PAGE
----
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Yep... the sooner, the better. You will want to have it well before it is needed... and especially before you reach that point of being susceptible to falling. You really don't want your PALS to fall, as one (or both) of you can get hurt. If your wife's ALS is slow progressing, she will be eligible for a new chair after 5 years through Medicare.

My best...

Jim
 

Nikki J

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There is a risk though of the wheelchair not working in a particular van my sister who was petite purchased a van that had belonged to a male PALS. In spite of that her chair didn’t fit and she had to get another.
 

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If you haven't already, you should start the process now
I would talk to your doctor first and then get the rest of the team to kick things off.
As long as everybody communicates, it should be a pretty painless process through Medicare.
 

JimInVA

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What Nikki says, holds has merit. We got Darcey's PWC when she was barely able to stand. We had a regular Honda Odyssey and then had to figure out how to get her and the PWC from home and into work. I would position the PWC near the open passenger door and bear hug her out of the chair and into the front passenger seat. Hmmm... I wonder if all that bear hug transferring is why I'm 6'1" now and not 6'3". Sorry... I digress.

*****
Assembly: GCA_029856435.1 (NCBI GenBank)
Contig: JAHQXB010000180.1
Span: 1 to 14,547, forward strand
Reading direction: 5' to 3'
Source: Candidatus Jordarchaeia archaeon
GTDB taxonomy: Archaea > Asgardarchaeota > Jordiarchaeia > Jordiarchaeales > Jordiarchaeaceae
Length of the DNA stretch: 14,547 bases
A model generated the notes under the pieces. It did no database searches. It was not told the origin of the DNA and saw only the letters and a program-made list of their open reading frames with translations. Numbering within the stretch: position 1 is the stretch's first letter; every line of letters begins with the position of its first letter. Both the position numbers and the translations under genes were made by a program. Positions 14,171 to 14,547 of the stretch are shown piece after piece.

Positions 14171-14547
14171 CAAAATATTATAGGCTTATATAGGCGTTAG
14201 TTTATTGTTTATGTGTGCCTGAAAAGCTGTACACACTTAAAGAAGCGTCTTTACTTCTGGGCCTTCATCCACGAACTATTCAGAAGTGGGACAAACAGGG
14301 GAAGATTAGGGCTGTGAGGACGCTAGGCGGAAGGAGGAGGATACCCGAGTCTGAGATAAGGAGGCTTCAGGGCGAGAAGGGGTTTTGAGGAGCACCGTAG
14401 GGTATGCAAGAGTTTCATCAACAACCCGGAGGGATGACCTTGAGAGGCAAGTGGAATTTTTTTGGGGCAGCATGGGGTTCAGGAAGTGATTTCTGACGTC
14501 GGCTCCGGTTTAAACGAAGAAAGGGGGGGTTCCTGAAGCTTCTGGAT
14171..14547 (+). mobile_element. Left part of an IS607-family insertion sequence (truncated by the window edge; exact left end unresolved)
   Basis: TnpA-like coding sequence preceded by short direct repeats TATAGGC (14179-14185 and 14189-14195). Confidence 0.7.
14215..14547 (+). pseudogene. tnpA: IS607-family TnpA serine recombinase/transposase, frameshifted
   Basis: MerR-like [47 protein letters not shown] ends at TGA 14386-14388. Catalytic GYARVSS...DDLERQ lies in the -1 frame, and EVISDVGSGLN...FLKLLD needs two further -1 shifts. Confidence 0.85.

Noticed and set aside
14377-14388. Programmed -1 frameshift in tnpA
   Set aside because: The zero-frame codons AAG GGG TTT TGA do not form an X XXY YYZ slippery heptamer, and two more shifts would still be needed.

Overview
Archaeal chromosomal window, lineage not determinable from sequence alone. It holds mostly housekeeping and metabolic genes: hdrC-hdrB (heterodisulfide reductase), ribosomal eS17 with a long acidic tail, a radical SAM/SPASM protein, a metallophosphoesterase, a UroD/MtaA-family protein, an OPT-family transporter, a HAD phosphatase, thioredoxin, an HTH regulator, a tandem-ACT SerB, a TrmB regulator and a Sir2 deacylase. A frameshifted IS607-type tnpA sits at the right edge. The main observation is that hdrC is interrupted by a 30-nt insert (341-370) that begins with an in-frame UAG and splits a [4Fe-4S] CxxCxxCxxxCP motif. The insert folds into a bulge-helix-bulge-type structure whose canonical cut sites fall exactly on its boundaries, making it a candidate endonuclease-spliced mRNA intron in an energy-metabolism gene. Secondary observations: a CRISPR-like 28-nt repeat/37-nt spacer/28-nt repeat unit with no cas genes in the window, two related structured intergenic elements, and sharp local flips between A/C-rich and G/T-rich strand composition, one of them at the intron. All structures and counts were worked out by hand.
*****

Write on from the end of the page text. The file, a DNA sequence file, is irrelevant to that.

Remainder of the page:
I then opened the back of the van and pulled out two portable ramps and positioned them so they were properly spaced. I used the chair controls that were on the back of the chair and guided the chair up the ramp (under its own power). Once it reached the point wherein that back of the chair would not go in, I'd use the controller to lay the back down until it cleared. I'd then complete the process of driving the PWC fully into the back. [Note: I believe that I'd removed the middle row seats in the 2003 van to make room.] The reverse process happened once we got to work. It was a brutal process and not one that I'd recommend... but it was what we had to do with what we had to make things work. CALS do those kinds of things! :)

Darcey's chair was about as big as they come... so I was worried that it might not fit in the type of BraunAbility van that I was looking to purchase. I really did need something easier than what I described, above. I knew that I wanted another Odyssey (much more than the Dodge, Chrysler or Toyota van options) as my previous Odyssey was such a treat to drive. So I went back to the mobility dealer and priced out a new 2014 Honda Odyssey Van with the BraunAbility side entrance. I paled at the just over $76,000 price tag for a new one... but what choice did I have?

Before I would spend that kind of money, I wanted to be sure that Darcey's big PWC (a Quantum Edge Q6) would actually fit. So on that weekend, I began a search to see if I could find one... SOMEWHERE... that I could take Darcey to and try. Saturday internet searches presented no solutions... but I persisted and continued to search on Sunday. Suddenly, I got a hit. A used van dealer, 45 minutes away, had the exact van (down to the color and options) that I was looking to buy new. The only difference is that it was a 2013 and not a 2014. I sent off an email asking if I could come by on Monday and look at it. They replied moments later promising it would be available for us at 10AM that next day.

Arriving, we saw it immediately. We were both so excited and hopeful! The dealership treated us so nicely and showed us how the ramp system worked. They removed the front passenger seat and rolled it out of the van so I could actually put Darcey up in the front passenger area. And then the big moment came. Time to drive her in.